The Spire, chock-full of enemies, treasures, and decisions to be made has just arrived on the Nintendo Switch. Coming from critical acclaim on PC, Slay the Spire asks you, the adventurer, to conquer this tower by utilizing deck building mechanics, coupled with roguelike gameplay and a risk & reward system that’s genre leading. Will the Spire have the same solid foundation on this platform as it’s seen on its predecessors? The short answer is a resounding yes. But, please read on to find out why!
Slay the Spire is a highly dynamic game featuring turn-based combat, deck building and card mechanics, a choose-your-own path system, and many elements that are randomly generated. While in a single sentence this may sound intimidating, I found the game far more accessible and fluid than I could have ever imagined, and quickly saw the hours fly by as I did runs in the Spire. The game has many interlocking systems, each with strategies to be determined on the fly, making each play session exciting.
When you elect to enter your first run, you’ll take the role of The Ironclad, the default available character in the beginning. He’s a traditional warrior type with an ability to heal a bit after a round of combat. As you progress in the game, you’ll unlock two more playable characters: The Silent, who is more along the lines of a rogue and has the ability to draw two extra cards, and The Defect, a robot wizard that utilizes a magic system channeling spells in combat. Each of the three characters possesses their own unique decks of action cards, as well as abilities and other unlockables through an XP system. During my time with all three classes, I found The Defect a lot of fun, but also a lot more challenging to create strategies with and manage the cards I was receiving. The Ironclad definitely felt the most introductory, but still far from easy to reach the top of the Spire with.
When you’ve selected your character, you’ll then be presented with the first floor of the Spire, which is actually comprised of a multitude of branching paths that link upwards. You’re able to select your own route upwards, and each point is indicated with an icon representing what you’ll encounter. There are the typical normal monster rooms, mini-boss rooms with more challenging opponents, treasure rooms, travelling merchant spots (which allow you to purchase consumables, new cards, or remove unwanted cards from your deck), and rest points, which allow you to replenish some health, upgrade a card, or perform additional abilities. The Spire itself is comprised of three floors, and it’s certainly not tackled with ease. Every new run you start, the paths and encounters within a floor are randomized, making every run and path decision entirely unique.
When entering into a monster battle the heart of the game experience comes to life, along with how you’ll build your deck, strategize in combat, and plan out your future movements inside the Spire. Facing off against foes is turn-based, but unlike many games in that genre, an early notable thing I found was that you’ll know precisely what the enemy is going to do against you before they perform their turn. If an attack is coming your way, you’ll see the red sword icon and exactly how much damage you’ll be dealt. The same goes for buffs or debuffs as well. At first, I thought this was a bit peculiar by not having any RNG (random number generation) here like I would see in an XCOM game, for example. However, it didn’t take long for me to realize this aided in strategizing how to use the hand of cards I was being dealt.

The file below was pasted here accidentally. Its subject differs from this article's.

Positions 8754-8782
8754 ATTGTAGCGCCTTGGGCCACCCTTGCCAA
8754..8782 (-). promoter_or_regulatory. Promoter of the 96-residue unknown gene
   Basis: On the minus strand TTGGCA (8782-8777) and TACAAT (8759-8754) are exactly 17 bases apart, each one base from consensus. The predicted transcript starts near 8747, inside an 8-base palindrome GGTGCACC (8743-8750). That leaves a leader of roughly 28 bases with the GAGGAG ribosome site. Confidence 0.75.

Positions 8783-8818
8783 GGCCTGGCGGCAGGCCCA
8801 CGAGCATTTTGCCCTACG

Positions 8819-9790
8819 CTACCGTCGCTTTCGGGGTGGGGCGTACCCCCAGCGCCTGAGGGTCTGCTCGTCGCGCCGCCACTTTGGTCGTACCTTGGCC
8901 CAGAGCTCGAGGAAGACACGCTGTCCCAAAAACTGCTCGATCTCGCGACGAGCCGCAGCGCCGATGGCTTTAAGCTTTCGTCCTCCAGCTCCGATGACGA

Which leads me to the deck building aspect of Slay the Spire. As you might have surmised, our combat is always performed using a hand of cards from your deck. Each of the three characters has a starting deck that’s tailored to their abilities. When you enter combat, the cards will be displayed cascaded along the bottom of your screen. It’s completely up to you the order and number of cards you play, but characters are limited in how many actions they can take per turn, which correlates to card costs. Early in the game you’ll have three action points per turn to use, and many of the beginner cards cost one each, allowing you to play three cards. These values change fairly drastically as you move along during a run.
This is where the deck building experience quickly evolves and really opens up for some truly dynamic and fun gameplay. With successful conclusions of many of the encounter types, you’ll be rewarded, and generally with the option of selecting a new card for your deck if you choose. The further through the Spire you go, and the harder enemies you defeat, the better your rewards will be and the strongest cards will be made available for you during that run. This becomes one of the most critical decisions you’ll make during a run in the spire. Do you choose easier paths with fewer rewards and lesser powerful cards to select from, or take more challenging routes risking defeat to earn the more damaging and powerful cards to collect?
The cards you collect range in ability. From direct attack cards and direct defense cards to complicated multi-tier ability cards. Much akin to real world games like Magic the Gathering, the more advanced cards you’ll learn can be stacked or utilized in a specific order in combat to take full advantage of their complex abilities. Now as I said earlier, and I reiterate, I never felt truly overwhelmed at what any of the cards’ base abilities could do. There’s a ton of strategy here by all means, but it’s easy enough to onboard yourself with each of the characters’ skills and deck constructions.
While the dynamic deck building is certainly a key element to Slay the Spire, two other features support the ever-changing gameplay and create even more strategizing opportunities. The first comes in consumables. Players can hold a total of three consumables at a time and there are many found throughout the Spire. These consumables are used in one-off fashion, but can be earned or bought at market points on the map.